Australia – which beat Team USA in exhibitions in 2019 and this year – surged to a 15-point second-quarter lead over the U.S. The Australians hooted and hollered. The Americans hovered around their bench with long faces.
But Team USA didn’t need much of an opening.
“Once we went up –,” Kevin Durant said before correcting himself. “Once we went down three going into halftime…
“…I felt like we had the game in hand.”
Not even needing a lead to regain total confidence, the Americans rallied for a 97-78 win over Australia in the Tokyo Olympic men’s basketball semifinals Thursday.
The U.S. men’s basketball team has now clinched a medal at all 19 of the Olympics it has participated in. (The United States boycotted the 1980 Moscow Games.) But only a 16th gold medal will satisfy this talent-rich country.
For a while Thursday, it seemed Team USA would be playing for bronze.
But Durant’s deadly mid-range game carried the U.S. through some rough moments. He finished with 23 points and nine rebounds in another otherworldly individual performance.
Durant, Booker and Holiday also led a defense that – after numerous breakdowns, especially in transition – eventually locked into Australia’s tendencies.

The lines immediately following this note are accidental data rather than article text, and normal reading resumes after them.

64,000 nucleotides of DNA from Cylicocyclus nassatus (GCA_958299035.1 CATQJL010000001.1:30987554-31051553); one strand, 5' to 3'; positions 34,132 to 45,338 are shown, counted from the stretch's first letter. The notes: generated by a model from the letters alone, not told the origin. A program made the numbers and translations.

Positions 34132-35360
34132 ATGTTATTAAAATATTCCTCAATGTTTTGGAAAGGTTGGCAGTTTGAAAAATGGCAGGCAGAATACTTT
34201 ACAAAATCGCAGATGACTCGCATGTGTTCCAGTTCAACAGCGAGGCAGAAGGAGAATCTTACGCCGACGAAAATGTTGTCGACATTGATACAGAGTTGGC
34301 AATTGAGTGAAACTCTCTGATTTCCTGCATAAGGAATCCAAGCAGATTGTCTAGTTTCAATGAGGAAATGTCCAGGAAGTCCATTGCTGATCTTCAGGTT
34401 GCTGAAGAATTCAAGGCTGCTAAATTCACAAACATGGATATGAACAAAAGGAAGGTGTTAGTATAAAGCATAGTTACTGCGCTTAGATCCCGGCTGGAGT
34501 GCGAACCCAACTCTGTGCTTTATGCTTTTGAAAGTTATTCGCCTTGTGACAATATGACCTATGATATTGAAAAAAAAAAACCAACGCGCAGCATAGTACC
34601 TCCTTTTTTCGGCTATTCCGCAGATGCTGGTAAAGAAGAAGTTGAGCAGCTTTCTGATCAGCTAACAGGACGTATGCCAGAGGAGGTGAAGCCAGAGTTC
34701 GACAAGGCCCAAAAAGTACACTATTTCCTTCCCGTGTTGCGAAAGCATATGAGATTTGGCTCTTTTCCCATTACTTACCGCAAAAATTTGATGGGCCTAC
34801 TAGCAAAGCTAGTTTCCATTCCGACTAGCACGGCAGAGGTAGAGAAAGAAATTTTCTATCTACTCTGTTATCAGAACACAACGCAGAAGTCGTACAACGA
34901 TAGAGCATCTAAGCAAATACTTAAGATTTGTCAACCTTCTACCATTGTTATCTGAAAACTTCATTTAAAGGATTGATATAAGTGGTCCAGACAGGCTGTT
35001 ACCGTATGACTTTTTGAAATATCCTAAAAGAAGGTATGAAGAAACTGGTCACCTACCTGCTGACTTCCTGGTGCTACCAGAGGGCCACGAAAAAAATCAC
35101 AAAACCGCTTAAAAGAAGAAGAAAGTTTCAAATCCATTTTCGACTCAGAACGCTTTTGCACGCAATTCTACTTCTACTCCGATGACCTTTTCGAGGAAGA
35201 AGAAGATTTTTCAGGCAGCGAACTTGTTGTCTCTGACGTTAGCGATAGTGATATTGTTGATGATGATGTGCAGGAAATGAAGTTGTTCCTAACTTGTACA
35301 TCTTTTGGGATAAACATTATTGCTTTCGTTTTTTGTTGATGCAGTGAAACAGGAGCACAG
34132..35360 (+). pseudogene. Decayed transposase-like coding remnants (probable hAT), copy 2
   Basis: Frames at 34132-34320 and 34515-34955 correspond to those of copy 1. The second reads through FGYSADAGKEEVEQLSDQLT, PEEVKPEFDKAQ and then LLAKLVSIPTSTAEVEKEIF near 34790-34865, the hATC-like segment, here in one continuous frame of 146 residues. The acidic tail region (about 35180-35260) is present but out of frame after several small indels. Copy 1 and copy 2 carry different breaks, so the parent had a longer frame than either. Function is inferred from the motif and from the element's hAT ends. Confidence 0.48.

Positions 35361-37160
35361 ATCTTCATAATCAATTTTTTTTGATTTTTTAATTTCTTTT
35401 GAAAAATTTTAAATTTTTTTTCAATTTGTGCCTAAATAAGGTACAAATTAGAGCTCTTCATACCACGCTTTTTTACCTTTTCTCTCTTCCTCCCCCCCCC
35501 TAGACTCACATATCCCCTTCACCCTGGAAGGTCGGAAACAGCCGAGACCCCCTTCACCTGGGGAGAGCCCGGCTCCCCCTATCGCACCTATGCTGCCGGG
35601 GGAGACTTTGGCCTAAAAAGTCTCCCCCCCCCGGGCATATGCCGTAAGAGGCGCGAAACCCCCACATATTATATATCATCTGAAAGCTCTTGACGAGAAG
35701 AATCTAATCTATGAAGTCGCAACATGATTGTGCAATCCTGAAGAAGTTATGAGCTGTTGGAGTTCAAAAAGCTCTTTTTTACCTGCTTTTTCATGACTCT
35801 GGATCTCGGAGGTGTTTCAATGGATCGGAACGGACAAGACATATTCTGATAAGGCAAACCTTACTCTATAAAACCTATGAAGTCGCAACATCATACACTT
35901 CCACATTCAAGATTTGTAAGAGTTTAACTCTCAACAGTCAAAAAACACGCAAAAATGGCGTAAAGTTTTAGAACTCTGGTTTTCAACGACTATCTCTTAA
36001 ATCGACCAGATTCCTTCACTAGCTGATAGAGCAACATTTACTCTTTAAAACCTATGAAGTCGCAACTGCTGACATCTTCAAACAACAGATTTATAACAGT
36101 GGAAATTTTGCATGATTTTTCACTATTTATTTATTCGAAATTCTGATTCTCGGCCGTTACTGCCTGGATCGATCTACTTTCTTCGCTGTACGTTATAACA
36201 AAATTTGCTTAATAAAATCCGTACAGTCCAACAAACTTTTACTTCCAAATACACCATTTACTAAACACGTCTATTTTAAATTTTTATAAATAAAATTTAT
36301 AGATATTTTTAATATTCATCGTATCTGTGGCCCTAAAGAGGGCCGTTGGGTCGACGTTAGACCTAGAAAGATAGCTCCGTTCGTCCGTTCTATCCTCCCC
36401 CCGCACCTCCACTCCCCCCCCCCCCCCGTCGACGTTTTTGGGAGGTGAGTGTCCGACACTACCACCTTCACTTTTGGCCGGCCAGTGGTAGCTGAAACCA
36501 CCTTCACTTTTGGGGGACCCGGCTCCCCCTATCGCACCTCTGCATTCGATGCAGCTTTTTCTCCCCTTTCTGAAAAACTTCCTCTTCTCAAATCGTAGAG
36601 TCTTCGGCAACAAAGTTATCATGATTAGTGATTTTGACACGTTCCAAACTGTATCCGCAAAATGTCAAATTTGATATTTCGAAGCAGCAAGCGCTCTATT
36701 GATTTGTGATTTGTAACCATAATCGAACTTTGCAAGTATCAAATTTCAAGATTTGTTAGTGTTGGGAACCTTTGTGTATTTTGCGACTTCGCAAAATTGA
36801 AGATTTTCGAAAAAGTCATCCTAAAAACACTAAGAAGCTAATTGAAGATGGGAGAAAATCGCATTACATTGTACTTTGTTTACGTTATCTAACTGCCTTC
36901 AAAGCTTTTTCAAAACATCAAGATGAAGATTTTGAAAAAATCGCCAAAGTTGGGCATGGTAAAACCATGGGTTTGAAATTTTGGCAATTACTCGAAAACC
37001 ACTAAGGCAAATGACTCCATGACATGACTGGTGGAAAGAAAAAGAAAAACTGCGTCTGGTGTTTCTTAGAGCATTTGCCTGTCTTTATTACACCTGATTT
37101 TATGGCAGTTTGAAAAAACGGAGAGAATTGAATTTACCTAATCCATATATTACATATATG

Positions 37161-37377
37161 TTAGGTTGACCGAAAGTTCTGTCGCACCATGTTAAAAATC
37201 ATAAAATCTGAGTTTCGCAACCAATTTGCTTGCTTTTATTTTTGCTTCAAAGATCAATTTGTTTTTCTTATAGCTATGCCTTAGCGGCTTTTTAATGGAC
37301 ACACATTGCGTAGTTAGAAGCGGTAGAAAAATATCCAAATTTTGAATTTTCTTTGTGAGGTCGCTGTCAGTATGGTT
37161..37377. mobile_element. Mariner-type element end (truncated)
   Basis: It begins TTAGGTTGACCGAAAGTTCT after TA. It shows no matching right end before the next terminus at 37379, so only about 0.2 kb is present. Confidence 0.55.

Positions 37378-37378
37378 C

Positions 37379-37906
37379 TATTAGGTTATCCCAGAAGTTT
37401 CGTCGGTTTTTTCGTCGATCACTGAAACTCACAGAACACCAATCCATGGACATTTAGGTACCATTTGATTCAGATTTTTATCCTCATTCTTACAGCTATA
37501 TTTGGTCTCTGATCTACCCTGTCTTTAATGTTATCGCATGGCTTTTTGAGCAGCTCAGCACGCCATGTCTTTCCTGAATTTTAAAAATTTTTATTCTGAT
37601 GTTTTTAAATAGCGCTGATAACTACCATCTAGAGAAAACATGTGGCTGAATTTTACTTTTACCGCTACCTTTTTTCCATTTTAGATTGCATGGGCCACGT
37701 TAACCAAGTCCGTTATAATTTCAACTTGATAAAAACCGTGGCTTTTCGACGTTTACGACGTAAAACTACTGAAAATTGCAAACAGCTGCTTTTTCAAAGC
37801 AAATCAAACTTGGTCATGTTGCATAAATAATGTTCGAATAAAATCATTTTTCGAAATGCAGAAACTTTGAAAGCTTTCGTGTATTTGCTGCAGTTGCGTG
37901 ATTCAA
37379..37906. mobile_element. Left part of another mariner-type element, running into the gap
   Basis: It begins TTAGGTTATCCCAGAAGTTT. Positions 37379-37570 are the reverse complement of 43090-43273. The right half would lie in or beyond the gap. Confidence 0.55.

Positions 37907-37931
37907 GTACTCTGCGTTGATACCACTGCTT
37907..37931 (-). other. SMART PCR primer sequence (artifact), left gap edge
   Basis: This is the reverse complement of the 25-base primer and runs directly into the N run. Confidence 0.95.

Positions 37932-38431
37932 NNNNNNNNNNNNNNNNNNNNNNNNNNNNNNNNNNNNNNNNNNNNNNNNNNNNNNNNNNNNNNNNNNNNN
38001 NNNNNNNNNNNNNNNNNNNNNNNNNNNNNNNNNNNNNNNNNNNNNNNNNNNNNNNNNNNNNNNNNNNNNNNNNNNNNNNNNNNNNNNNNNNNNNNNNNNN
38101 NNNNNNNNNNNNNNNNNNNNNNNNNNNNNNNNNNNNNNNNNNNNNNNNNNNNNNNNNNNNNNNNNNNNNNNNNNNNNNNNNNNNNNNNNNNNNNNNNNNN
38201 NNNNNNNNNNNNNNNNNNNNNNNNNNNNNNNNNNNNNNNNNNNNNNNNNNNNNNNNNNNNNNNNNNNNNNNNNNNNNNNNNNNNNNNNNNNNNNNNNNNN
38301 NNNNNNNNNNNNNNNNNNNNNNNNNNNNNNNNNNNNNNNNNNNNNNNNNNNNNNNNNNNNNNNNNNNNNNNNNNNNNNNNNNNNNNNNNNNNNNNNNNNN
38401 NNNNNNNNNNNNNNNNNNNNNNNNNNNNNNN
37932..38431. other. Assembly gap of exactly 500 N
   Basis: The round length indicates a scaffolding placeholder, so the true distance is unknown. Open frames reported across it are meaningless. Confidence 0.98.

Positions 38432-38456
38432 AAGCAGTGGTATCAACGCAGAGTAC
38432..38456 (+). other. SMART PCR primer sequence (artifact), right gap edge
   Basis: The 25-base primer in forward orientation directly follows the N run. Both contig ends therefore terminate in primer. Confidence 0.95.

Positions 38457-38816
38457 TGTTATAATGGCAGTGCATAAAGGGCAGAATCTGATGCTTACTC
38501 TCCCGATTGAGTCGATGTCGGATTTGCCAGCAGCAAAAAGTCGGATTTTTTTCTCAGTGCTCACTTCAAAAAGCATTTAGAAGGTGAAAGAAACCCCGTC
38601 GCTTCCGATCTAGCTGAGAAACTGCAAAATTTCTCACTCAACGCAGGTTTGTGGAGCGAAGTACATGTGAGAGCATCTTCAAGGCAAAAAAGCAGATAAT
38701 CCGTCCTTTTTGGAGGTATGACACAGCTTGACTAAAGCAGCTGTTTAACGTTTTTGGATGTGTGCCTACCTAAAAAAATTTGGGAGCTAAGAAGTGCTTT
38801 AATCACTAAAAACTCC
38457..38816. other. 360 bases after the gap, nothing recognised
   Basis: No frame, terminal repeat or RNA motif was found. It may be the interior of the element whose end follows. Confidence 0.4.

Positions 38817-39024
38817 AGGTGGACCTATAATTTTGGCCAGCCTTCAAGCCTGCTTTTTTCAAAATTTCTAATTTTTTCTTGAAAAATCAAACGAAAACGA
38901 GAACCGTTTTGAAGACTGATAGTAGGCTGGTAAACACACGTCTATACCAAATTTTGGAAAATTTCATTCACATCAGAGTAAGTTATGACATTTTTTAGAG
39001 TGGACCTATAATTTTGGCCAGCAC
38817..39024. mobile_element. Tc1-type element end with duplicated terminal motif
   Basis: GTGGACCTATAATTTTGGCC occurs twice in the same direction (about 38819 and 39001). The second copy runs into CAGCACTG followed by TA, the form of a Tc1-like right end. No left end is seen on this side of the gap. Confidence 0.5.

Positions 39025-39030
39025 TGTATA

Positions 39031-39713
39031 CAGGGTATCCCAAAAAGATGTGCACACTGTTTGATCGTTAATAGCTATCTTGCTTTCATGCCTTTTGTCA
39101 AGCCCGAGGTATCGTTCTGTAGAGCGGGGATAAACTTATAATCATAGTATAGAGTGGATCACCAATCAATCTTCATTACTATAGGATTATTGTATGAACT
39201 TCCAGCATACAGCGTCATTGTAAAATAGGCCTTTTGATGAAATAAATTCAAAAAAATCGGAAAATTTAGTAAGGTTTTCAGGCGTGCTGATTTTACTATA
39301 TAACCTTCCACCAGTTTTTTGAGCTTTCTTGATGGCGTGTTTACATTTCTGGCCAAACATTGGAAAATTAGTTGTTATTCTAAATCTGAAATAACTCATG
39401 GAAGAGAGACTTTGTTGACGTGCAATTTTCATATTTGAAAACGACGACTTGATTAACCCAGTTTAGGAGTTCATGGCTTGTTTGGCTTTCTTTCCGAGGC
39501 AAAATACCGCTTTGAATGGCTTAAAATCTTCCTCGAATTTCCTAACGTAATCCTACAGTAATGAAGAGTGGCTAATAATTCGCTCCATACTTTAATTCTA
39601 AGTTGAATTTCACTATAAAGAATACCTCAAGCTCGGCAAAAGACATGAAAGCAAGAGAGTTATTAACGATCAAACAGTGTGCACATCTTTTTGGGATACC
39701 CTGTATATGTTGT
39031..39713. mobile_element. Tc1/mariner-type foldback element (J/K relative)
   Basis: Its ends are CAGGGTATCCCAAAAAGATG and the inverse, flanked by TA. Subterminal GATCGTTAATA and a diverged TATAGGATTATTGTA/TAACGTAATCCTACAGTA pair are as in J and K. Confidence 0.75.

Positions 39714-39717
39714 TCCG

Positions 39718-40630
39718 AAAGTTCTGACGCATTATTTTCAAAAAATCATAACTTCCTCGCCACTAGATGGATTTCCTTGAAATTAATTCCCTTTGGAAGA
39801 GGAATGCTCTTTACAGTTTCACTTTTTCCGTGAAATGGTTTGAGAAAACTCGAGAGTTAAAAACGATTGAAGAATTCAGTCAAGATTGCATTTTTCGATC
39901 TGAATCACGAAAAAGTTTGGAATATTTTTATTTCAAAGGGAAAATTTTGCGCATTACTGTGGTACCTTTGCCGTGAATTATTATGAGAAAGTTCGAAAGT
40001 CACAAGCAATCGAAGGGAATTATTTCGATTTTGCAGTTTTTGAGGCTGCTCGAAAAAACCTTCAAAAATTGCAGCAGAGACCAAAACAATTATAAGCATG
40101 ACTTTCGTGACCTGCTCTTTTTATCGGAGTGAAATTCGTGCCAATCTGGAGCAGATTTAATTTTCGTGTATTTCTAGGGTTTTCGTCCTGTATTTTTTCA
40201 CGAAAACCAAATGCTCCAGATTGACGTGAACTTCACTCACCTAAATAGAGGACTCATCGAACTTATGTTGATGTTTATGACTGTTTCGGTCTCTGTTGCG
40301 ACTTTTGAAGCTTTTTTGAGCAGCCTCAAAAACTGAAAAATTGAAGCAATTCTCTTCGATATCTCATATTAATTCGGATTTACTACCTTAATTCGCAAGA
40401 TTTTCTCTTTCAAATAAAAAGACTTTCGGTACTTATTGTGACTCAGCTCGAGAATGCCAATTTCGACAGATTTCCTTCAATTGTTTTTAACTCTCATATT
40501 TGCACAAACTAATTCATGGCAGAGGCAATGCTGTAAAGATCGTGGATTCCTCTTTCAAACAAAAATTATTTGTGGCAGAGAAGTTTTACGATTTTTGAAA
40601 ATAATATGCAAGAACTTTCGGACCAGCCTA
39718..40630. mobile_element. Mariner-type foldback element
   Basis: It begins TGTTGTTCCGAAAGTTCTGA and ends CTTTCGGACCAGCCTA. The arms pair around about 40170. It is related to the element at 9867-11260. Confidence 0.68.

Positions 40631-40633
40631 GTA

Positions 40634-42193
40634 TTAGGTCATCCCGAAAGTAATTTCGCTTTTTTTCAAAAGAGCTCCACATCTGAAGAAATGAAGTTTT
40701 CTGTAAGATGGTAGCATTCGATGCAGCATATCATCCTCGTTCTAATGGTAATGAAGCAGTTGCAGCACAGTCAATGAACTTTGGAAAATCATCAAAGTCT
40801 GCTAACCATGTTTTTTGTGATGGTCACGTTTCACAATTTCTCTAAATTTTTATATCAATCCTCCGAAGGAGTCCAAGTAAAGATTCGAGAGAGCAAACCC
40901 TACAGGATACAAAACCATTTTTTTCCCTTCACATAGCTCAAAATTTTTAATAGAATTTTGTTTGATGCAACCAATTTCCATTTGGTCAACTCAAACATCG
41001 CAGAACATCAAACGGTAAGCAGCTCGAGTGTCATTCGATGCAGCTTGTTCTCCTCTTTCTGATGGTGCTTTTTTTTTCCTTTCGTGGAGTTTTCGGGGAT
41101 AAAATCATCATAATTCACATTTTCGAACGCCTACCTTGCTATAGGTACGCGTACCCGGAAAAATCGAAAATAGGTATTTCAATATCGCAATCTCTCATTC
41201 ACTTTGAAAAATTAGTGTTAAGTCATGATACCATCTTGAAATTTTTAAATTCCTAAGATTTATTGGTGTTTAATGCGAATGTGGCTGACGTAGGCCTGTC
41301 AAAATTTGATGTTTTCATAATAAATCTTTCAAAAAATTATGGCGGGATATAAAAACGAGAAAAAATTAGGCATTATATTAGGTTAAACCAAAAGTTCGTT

The United States went on 20-0 and 15-2 runs to break the game open.
Still seeking its first medal in Olympic men’s basketball, Australia will face the Slovenia-France loser in the bronze-medal game (7 a.m. Saturday). Australia has finished fourth in 1988, 1996, 2000 and 2016. Another near-miss at a medal would be devastating – especially after appearing poised to take gold or silver.
Team USA isn’t quite inevitable anymore. But the Americans still carry themselves as the eventual winner of every game they play, no matter the deficit.
Which works as long as they keep backing it up like this.